The term means different things to different people. Professor Dani Rodrik, of Harvard, says in the Boston Review the term is used as a catchall for anything that smacks of deregulation, liberalisation, privatisation or fiscal (budgetary) austerity.

I've always thought of it as a fundamentalist, oversimplified, dogmatic version of conventional economics, one from an elementary textbook, not a third-year text that adds the complications of market power, externalities​ (costs or benefits not captured in market prices), economies of scale, incomplete and asymmetric (lop-sided) information, and irrational behaviour.

Rodrik's conception of the term isn't very different. He thinks mainstream economics needs to be rescued from neoliberalism because, as people heap scorn on it, we risk throwing out some of economics' useful ideas.

Which are? That the efficiency with which an economy's resources are allocated is a critical determinant of its performance. That efficiency, in turn, requires aligning the incentives of households and businesses with "social" costs and benefits (so as to internalise the externalities).


That the incentives faced by entrepreneurs, investors and producers are particularly important when it comes to economic growth. Growth needs a system of property rights and contract enforcement that will ensure those who invest can retain the returns on their investments.

And that the economy must be open to ideas and innovations from the rest of the world. Of course, economies also need the macro-economic stability produced by sound monetary policy (low inflation) and budgetary sustainability (manageable levels of public debt).

Does all that smack more of neoliberalism than mainstream economics to you? If it does it's because mainstream economics shades too easily into ideology, constraining the choices that we appear to have and providing cookie-cutter solutions.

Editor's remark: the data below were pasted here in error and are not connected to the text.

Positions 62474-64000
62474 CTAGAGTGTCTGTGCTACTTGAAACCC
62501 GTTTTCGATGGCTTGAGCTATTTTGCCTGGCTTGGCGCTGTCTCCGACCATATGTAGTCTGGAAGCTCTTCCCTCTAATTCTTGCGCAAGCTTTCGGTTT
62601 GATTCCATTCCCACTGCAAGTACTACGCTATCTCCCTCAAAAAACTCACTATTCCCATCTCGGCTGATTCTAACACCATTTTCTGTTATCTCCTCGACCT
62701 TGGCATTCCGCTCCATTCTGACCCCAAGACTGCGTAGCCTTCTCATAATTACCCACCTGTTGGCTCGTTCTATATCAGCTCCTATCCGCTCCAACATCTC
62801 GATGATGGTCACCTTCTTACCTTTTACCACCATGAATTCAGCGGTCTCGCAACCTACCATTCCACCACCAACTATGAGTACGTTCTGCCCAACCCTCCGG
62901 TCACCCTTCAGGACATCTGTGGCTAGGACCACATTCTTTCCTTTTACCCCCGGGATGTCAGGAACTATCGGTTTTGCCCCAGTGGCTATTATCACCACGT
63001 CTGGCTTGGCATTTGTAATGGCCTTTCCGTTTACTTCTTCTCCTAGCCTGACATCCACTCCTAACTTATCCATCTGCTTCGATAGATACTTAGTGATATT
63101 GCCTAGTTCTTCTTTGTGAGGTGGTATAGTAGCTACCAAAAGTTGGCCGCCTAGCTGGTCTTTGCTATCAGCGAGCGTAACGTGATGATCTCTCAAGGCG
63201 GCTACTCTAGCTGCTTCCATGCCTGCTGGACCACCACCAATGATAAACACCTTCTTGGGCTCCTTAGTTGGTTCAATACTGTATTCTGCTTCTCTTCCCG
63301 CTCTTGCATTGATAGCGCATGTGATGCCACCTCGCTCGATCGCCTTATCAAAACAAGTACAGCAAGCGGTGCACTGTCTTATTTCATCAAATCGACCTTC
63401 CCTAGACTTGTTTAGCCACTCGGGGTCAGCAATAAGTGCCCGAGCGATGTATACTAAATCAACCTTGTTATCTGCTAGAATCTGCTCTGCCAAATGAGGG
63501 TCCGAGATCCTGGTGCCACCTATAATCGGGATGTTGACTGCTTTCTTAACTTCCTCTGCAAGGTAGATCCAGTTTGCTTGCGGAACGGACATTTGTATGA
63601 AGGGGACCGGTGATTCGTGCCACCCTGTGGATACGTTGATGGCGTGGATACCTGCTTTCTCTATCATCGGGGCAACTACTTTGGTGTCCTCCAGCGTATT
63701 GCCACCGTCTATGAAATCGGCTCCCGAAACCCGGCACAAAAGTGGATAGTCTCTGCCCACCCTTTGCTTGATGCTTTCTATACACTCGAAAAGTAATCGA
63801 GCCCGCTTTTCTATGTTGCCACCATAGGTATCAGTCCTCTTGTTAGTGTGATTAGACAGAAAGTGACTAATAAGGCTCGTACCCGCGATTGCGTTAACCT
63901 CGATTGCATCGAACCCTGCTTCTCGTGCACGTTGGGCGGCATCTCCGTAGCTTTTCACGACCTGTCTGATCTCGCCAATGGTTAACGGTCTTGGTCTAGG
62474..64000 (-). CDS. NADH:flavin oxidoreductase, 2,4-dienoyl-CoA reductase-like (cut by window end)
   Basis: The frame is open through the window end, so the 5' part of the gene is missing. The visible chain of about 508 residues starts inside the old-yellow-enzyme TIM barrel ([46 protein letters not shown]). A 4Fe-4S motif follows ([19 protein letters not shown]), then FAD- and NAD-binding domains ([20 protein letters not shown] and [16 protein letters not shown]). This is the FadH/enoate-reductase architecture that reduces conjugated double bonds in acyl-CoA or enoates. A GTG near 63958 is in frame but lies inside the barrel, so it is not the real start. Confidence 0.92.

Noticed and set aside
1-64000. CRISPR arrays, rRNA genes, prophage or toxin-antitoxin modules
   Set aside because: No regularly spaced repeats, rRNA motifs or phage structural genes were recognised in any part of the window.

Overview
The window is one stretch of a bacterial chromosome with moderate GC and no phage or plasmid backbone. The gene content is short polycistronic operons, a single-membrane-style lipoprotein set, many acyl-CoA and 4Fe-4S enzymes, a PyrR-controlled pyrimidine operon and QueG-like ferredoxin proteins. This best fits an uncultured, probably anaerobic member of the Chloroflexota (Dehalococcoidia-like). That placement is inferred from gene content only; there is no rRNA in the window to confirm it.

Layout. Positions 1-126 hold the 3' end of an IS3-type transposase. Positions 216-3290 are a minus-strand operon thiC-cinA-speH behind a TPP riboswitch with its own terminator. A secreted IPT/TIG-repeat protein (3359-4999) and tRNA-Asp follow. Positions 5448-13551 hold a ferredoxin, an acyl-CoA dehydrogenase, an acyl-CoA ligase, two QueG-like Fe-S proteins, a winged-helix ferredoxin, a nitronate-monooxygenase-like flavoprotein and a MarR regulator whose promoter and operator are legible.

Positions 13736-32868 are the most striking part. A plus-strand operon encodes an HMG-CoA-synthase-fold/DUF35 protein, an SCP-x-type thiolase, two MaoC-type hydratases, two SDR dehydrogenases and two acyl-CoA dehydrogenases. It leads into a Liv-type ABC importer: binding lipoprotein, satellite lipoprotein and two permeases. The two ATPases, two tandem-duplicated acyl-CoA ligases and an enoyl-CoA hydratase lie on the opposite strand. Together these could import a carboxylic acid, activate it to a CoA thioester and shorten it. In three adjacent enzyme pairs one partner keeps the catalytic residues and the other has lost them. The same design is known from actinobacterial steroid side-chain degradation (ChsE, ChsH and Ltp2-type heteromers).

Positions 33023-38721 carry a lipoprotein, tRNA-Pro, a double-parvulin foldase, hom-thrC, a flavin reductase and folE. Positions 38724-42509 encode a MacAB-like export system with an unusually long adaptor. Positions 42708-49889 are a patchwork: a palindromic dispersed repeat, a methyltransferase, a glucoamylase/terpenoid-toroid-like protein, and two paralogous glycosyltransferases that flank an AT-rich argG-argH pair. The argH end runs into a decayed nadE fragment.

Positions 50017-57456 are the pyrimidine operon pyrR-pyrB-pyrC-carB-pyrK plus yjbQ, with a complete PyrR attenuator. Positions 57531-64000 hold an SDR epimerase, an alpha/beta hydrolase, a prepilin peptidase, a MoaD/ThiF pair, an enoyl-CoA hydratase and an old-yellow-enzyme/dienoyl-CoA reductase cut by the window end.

"A proper understanding of the economics that lies behind neoliberalism would allow us to identify – and to reject – ideology when it masquerades as economic science. Most importantly, it would help us develop the institutional imagination we badly need to redesign capitalism for the 21st century."

There's nothing wrong with markets, private entrepreneurship, or incentives, Rodrik says, provided they're deployed appropriately. Their creative use lies behind the most significant economic achievements of our time.

The central conceit and fatal flaw of neoliberalism is "the belief that first-order economic principles map onto a unique set of policies, approximated by a Thatcher-Reagan-style agenda" – also known as the "Washington consensus".

Take intellectual property rights. They're good when they protect innovators from free-riders, but bad when they protect them from competition (as they often do when the US Congress has finished with 'em).

Consider China's phenomenal economic success. It's largely due to its orthodoxy-defying tinkering with economic institutions. "China turned to markets, but did not copy Western practices in property rights. Its reforms produced market-based incentives through a series of unusual institutional arrangements that were better adapted to local context," Rodrik says.